BARCELONA (Reuters) - European IT vendors are not getting much help from economic recovery, with clients still very cautious in their investments, company executives said on Wednesday.
“We probably are going to see quicker improvement in the investment climate in the Americas, in emerging countries,” said Thibault de Tersant, finance director of French software company Dassault Systemes.
Dassault gets a large chunk of its revenue from the automotive, aerospace and heavy engineering sectors. It is a leader in three-dimensional computer design software.
“Investment guidance in companies is still very prudent, very cautious,” Leo Apotheker, chief executive of German business software company SAP, told Morgan Stanley’s annual Technology, Media and Telecoms Conference in Barcelona.
The euro zone shook off recession in the third quarter although the largely government-engineered rebound after more than a year of shrinkage fell a little short of forecast, latest data showed.
Shares in many IT companies have rallied this year, boosted by companies’ aggressive cost cuts and growth from acquisitions, but the sector in many countries is still looking for actual uptick in demand.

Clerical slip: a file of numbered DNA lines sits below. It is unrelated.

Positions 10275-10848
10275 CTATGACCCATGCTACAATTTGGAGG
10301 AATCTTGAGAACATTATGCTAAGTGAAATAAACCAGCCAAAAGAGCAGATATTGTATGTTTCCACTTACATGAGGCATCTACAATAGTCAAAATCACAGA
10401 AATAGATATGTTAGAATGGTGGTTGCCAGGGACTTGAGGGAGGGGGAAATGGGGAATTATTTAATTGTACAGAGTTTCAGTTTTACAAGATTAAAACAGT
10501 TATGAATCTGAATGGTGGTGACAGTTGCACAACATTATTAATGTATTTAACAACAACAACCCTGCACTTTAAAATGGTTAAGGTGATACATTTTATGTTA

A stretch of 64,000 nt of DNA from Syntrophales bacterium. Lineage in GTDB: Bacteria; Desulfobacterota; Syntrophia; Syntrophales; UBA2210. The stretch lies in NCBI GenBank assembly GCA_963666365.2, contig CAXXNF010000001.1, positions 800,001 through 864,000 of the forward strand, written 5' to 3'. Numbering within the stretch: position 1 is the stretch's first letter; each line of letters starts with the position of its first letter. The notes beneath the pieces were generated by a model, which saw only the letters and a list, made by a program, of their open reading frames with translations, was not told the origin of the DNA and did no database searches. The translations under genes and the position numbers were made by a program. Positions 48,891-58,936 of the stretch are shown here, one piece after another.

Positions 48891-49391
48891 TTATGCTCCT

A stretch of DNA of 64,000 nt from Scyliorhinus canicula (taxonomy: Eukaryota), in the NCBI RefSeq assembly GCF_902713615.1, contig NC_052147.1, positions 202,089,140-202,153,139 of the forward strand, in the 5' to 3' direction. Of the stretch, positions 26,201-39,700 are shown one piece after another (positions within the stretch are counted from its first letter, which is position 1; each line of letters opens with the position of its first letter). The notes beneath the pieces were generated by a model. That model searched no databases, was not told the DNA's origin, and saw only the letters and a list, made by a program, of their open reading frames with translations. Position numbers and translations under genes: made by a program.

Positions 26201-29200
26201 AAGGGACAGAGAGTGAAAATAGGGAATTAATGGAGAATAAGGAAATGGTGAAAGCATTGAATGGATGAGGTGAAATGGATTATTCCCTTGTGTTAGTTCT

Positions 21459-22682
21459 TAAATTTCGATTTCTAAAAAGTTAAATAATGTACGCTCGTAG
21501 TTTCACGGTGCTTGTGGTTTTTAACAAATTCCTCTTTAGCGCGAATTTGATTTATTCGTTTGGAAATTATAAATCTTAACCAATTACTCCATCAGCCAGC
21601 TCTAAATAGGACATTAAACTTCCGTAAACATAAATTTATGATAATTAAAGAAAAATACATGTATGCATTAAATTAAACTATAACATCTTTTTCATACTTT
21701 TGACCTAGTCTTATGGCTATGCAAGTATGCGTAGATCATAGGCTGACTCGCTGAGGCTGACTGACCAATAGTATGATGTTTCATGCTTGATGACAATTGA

“It is unlikely we will see any major shift in capital expenditure for IT until 2011 given the softness of major markets like the U.S., UK, Germany, and Japan given indicators like low consumer sentiment and the down market for housing,” said Steven Nathasingh, Chief Executive of research firm Vaxa.
French IT consultancy and outsourcing group Steria, which also has a strong presence in Britain and Germany, said it did not expect to see an uptick in demand over the next few months.
“I consider the situation will remain more or less the same,” said Steria Chief Executive Francois Enaud.
Spanish IT company Indra echoed the comment, saying the decision-making of clients was still taking a long time.
“Customers are very lazy making decisions, projects remain in the pipeline for a very long time,” Finance Director Juan Carlos Baena said, adding: “We do not foresee a catalyst for growth in 2010, especially in the defence and public sectors”.
Spain’s recession stretched into its fifth quarter in the July-to-September period, data showed on Wednesday, as the economy showed few signs of returning to growth.
Last week Indra — which gets two thirds of its sales from Spain — said nine-month net profit rose 8 percent to 152 million euros ($228 million), while sales, boosted by international business, rose 6 percent to 1.88 billion.
(Reporting by Tarmo Virki; Editing by Dan Lalor and Jon Loades-Carter)
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